[quote=“Chris O’Leary”]My theory is that letting the GS elbow drift open too soon can cause both power and (possibly as a result) injury problems.
One thing that strikes me about the photo below of Mulder is how adducted his PAS upper arm is. Look at how far behind his back his PAS elbow is. Yes, it’s below his shoulders, but it’s still way behind his back.[/quote]I suggest that people should do some research on “scapula loading” before concluding that, because the elbow is “behind the back”, there is a problem. The humerus is connected to the body via the scapular complex, which includes the shoulder socket. The scapular complex can move quite freely around the rib cage, carrying the humerus with it. Thus, the humerus can be “behind the back”, as shown in the photo(s) but it can also be very “safely” aligned in the glenoid.
Go to setpro.com and see if you can find some discussion about the differences between scapula loading and hyperflexion. Let’s not automatically conclude from such still images that there is a problem. This motion can and does happen without the acromial line changing at all. The shoulder does not necessarily have to open because of the elbow “going behind the back”. There is no “cause and effect” there.
Also, the position of the glove side elbow and it’s adduction doesn’t again “cause” a problem. MLB pitchers throughout the history of the game have had varying lead arm actions with varying degrees of success.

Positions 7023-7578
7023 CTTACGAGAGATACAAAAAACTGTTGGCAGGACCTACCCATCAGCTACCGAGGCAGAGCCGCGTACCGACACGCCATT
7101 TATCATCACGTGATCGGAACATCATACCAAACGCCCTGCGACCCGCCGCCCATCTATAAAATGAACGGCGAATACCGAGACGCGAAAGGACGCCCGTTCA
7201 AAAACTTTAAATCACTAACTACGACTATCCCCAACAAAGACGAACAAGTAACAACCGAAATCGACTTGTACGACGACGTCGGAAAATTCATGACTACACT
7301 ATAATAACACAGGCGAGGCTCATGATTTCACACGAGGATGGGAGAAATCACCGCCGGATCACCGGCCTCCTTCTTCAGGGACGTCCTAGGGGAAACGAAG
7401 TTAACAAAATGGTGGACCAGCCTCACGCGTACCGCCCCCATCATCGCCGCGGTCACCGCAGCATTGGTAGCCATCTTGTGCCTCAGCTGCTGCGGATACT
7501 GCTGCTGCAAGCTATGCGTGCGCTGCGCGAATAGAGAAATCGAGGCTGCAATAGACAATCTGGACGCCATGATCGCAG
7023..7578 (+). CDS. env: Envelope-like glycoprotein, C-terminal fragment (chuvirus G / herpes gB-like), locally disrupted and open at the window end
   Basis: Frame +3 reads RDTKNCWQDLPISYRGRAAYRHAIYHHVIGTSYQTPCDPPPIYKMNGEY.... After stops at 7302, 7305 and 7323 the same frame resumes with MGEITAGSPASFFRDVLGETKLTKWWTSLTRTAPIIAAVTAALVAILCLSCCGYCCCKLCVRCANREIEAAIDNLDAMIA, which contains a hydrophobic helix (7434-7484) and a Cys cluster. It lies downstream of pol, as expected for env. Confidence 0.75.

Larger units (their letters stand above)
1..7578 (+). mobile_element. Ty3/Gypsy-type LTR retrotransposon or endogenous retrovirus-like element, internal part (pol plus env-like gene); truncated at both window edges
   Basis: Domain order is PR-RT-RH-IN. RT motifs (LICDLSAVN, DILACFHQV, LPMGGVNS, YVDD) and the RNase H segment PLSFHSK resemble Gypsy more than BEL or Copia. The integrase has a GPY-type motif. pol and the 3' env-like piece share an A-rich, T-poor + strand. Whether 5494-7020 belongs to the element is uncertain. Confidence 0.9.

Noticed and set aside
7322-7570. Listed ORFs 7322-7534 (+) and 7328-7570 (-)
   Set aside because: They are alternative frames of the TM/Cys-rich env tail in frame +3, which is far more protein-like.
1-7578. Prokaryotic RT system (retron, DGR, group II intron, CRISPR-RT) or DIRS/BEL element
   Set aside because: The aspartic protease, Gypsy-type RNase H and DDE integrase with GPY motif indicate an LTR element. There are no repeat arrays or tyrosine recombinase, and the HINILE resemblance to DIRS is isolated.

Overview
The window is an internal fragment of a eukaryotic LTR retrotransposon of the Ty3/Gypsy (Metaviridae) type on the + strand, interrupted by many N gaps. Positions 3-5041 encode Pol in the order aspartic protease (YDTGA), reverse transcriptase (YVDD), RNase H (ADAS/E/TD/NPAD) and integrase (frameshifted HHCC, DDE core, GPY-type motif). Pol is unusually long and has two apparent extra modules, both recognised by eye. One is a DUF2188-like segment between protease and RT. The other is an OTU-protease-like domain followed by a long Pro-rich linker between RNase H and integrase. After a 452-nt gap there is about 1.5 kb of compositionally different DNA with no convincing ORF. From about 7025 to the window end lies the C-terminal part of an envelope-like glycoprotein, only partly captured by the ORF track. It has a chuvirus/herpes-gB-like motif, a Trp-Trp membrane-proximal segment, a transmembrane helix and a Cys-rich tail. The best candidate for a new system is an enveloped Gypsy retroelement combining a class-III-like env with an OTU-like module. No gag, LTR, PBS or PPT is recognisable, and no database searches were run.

Let’s be very careful to say “this causes that” problem, so don’t do it. As far as injury risk is concerned, all of the mechanical “causes” that we keep hearing about on this board is SPECULATION at best. Injury incidences are so prevalent in this motion, with every kind of mechanics you could discuss (with the possible but dubious exception of Mike Marshall’s) having “caused” the problem.
This is a NASTY activity on the elbow and shoulder. We’re pushing the envelope here and the risk is high. ASMI will tell you that they have absolutely no evidence of any mechanics issue CAUSING injury risk to rise. Their research indicates that it is the volume and frequency of this stressful act that is linked to injury risk, not mechanics.
That being said, it doesn’t mean that mechanics don’t play a role, just that the evidence isn’t there, yet.